Much of the day to day work of tracking SIs is done by people in the Indexing and Data Management Section of the House of Commons Library. They burrow into the assorted and scattered reports produced by different offices in Parliament, looking for reports of business items associated with SIs. They then create a business item record linking to the report and ‘actualising’ the relevant step or steps in a procedure. The actualising predicate being the glue or boundary object between the worlds of abstract procedure and Parliament doing work.
Building on the procedure model
On top of the procedure model we have a series of flowcharts, one for each procedure. Whereas the underlying model is abstract and largely domain agnostic, the flowcharts are packed to bursting with domain language and domain knowledge. They’re compiled on whiteboards with reference to the brains of House of Lords Jane and House of Commons Jack.
Each blob is a step, each line is a route. The routes are coloured to represent their type: causes, allows or precludes. Unfortunately the colouring is less than intuitive, because I drew them and I’m colour-blind.
Some of the thinking work went into the underlying model, but most of the domain modelling session work went into the flowcharts. We’re fairly sure we could show a clerk the procedure model and get a shrug. But we think the flowcharts would make more sense to most of them, which seems to be the case so far.
Proposed negative statutory instruments
Part way into the project we had to deal with a new type of paper and a new procedure. The European Union (Withdrawal) Act sets out that any instrument enabled by that Act which the government intends to lay under the made negative procedure must first be laid as a proposed negative statutory instrument subject to its own procedure. A committee in each House considers each PNSI and may recommend that the instrument be laid as a draft affirmative SI.
There’s not much to say here, excepting perhaps a note of self-congratulation. Getting the model right and knowing how to capture the procedure as a flowchart prevented this from becoming overly complex. We think and definitely hope it will make capturing many more procedures a little more straightforward.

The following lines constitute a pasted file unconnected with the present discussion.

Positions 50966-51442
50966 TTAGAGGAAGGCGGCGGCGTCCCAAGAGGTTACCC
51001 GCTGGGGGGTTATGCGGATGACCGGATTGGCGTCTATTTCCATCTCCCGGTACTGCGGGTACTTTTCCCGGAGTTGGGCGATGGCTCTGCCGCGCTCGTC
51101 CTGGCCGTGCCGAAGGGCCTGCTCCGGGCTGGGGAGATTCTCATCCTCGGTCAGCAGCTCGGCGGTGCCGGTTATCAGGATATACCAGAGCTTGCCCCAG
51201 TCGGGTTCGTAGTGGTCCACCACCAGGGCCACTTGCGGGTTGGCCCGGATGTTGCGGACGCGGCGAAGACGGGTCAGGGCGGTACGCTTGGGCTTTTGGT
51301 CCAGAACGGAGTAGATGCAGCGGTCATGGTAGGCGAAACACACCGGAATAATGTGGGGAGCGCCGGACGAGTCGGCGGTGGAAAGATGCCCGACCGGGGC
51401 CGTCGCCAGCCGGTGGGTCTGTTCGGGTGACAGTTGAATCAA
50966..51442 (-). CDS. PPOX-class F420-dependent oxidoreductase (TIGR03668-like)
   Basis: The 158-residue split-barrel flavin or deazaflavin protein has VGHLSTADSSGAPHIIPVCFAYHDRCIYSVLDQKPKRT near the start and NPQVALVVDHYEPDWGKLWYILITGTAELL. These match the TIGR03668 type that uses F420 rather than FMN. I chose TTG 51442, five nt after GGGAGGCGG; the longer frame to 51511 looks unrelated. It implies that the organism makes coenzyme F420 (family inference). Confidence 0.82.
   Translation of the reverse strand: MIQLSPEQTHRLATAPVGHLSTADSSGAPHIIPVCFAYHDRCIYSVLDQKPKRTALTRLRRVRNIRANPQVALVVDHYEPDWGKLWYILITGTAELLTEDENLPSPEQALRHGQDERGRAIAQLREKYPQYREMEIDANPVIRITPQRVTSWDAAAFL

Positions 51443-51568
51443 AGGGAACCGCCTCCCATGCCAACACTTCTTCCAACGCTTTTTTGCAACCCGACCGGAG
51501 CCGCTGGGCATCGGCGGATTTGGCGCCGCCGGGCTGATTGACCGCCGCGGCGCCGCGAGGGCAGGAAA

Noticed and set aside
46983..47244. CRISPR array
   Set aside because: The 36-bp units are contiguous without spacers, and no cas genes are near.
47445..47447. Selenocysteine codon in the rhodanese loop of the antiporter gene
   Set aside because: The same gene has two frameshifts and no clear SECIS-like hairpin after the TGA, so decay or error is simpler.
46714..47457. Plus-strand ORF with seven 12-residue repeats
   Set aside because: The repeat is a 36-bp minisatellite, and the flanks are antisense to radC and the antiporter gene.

Causation, allowance and preclusion
The original model gave us the ability to say that something having happened caused another thing to happen or allowed another thing to happen or precluded yet another thing from happening, at least according to procedure. Actual procedure may be more complicated. The causes, allows and precludes may be conditional on a number of factors. In the draft affirmative procedure, an SI being laid before the House of Commons allows it to go to the Joint Committee on Statutory Instruments for consideration, but only if it’s also been laid in the House of Lords. Saying a thing is allowed isn’t enough: we need to be able to say what other things are required for a thing to happen.
We introduced requires routes to point from a thing to all the things that were required to happen before that thing could happen. Which tightened up the model, but seemingly not enough: sometimes this AND this must happen and sometimes this OR this must happen and sometimes this AND this OR this but NOT this must have happened.
Now we’re starting to add logic gates to procedure. They allow us to combine the flow of true or false, happened or hasn’t happened from steps, through routes to other steps. All of which makes the model much more descriptive of how procedure actually works.
Having added logic gates there was a feeling that we might be able to replace route types. The requires routes were only ever a lightweight and not particularly pleasing way of expressing logic, so they were easy to strip out. Precludes could be replaced by a NOT gate so long as we fudged the question of whether not allows is the same as disallows. Splitting out causes and allows was trickier but Chris came up with the idea of adding a decision type step to imply that some kind of offstage decision was needed before the following business step could be actualised, which seems a fair summary of steps being allowed but not caused.